From Australia to Mongolia, Papua New Guinea and London, Sian White has travelled the world helping improve education on basic health issues. Now working as a researcher at the London School of Hygiene and Tropical Medicine, she is responsible for behaviour change campaigns in Indonesia, Malawi and Nigeria. But for White, who studied a Bachelor of Arts at Curtin, public health wasn’t always the field she expected to end up working in.
“My majors in journalism and politics seem a million miles away from public health,” White openly admits. “My colleagues now tend to laugh if I tell them I trained as a journalist.”
But White says this background has actually helped her immensely in her career.
“I still spend the majority of my time interviewing people and sharing their stories,” she points out. “My background in journalism taught me the importance of being able to take a technical subject and explain it to the lay person, ideally in a way that would be both compelling and relevant to their lives. This idea is right at the heart of public health.”
“In terms of politics, everything is really just about politics! A lot of my work in this role and in my previous job involves close collaboration and partnership with national governments as well as policy analysis and helping to ensure that research is translated into policy and practice.”
White’s foray into the public health sector stemmed from a volunteer assignment through the Australian Youth Ambassadors Development program, now the Australian Volunteers for International Development program.
“In 2009 I was accepted to fulfil a post in Papua New Guinea as a communication assistant for World Vision, who were involved in scaling up the National Tuberculosis Program,” says White. “Over the course of this year I fell in love with the country and became increasingly passionate about public health and TB control.”
“Towards the end of my volunteer stint the project manager resigned, and perhaps ambitiously and naïvely, I applied for the role. For the following three years I was responsible for the scale up of TB advocacy, care and treatment throughout the whole country, managing over 100 staff dispersed across the 20 provinces. This role forced me to learn about myself and my management style, and exposed me to many of the real world challenges of public health.”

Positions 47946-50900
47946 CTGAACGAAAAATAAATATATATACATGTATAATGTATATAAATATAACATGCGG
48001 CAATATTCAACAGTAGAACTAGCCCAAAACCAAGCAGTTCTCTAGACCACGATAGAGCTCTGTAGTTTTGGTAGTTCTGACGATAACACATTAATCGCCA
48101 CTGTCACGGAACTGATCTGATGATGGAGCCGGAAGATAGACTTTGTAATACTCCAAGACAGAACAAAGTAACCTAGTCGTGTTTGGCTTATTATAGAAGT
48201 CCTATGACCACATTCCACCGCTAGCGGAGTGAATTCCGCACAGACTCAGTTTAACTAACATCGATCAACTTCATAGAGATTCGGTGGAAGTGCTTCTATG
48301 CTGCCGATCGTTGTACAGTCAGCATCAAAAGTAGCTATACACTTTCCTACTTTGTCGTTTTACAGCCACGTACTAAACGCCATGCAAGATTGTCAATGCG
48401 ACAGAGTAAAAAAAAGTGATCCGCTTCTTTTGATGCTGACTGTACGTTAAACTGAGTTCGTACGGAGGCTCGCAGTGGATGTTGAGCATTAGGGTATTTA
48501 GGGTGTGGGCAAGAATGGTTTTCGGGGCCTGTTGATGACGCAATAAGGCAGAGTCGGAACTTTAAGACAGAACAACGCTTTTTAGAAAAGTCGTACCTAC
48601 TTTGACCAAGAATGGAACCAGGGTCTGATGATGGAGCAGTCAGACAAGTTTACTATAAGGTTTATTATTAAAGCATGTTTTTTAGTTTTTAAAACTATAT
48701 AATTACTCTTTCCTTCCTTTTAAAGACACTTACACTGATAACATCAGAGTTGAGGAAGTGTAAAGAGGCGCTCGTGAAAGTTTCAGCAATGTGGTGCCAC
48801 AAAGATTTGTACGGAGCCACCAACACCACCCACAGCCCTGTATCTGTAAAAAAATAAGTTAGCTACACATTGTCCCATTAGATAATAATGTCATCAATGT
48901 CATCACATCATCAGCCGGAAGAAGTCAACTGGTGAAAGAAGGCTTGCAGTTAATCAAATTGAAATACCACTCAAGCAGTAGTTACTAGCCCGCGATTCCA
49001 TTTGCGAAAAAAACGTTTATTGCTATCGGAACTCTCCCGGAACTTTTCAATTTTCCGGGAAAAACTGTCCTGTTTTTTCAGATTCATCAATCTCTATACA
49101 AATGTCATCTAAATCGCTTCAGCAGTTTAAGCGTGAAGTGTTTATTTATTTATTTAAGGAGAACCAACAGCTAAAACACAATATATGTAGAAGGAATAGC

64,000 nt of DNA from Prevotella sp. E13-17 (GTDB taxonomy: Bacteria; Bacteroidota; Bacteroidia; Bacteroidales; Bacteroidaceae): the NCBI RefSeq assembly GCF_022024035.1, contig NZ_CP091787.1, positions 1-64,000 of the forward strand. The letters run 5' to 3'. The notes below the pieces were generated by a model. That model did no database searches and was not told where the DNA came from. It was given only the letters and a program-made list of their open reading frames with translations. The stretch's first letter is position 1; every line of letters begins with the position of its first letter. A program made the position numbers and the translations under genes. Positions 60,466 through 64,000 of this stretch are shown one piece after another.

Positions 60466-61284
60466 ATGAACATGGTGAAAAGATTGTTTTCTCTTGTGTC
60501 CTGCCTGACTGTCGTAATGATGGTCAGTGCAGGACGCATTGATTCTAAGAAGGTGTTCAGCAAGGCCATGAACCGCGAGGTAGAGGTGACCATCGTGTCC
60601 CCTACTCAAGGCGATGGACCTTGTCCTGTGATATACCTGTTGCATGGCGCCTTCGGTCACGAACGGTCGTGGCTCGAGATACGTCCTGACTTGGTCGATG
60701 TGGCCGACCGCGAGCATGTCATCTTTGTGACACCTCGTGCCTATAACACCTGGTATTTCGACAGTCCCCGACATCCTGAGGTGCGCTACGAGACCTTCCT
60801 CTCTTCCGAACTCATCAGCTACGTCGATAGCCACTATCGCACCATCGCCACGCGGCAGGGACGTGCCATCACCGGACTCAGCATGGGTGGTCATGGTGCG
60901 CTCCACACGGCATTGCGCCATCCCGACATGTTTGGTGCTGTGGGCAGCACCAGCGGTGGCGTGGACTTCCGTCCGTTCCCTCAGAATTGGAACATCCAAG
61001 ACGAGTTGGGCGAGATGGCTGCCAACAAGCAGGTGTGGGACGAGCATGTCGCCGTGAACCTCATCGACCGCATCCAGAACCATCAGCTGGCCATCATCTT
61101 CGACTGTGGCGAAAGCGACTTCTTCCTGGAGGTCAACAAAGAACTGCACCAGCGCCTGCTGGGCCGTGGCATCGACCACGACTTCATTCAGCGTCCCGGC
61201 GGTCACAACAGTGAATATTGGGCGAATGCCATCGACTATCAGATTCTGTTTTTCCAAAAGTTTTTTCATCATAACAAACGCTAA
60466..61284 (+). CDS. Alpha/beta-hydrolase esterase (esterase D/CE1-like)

In 2014, White was honoured with a Medal of the Order of Australia in 2014 for her services to international relations through this work.
White has always had an altruistic nature, taking the opportunity to join Curtin Volunteers! while completing her study. The student-driven volunteering hub, established more than 20 years ago, allows Curtin students the opportunity to undertake volunteering opportunities across Western Australia.
After taking part in the volunteering opportunities herself, White had the opportunity to take on the role of Director of Remote and Indigenous Programs for CV!, which involved training and coordinating groups of students to travel to remote Indigenous communities and facilitate activities and long-term projects in community development, in conjunction with the local people.
“Since leaving Curtin and working in different areas of international development, I have begun to realise just how lucky I was to be part of an organisation like CV!,” reflects White.
“There are few organisations which are so accepting of change, where nothing seems impossible, where the working environment feels more like a social session with friends, and where operating ethically is more than just rhetoric but instead filtered down to the details of all we did. Looking back I realise how privileged I was to learn these lessons early on in my career.”
Name: Sian White
Studied: Bachelor of Arts (Media, Society and Culture)(Hons)
Related degree: Bachelor of Arts (Journalism)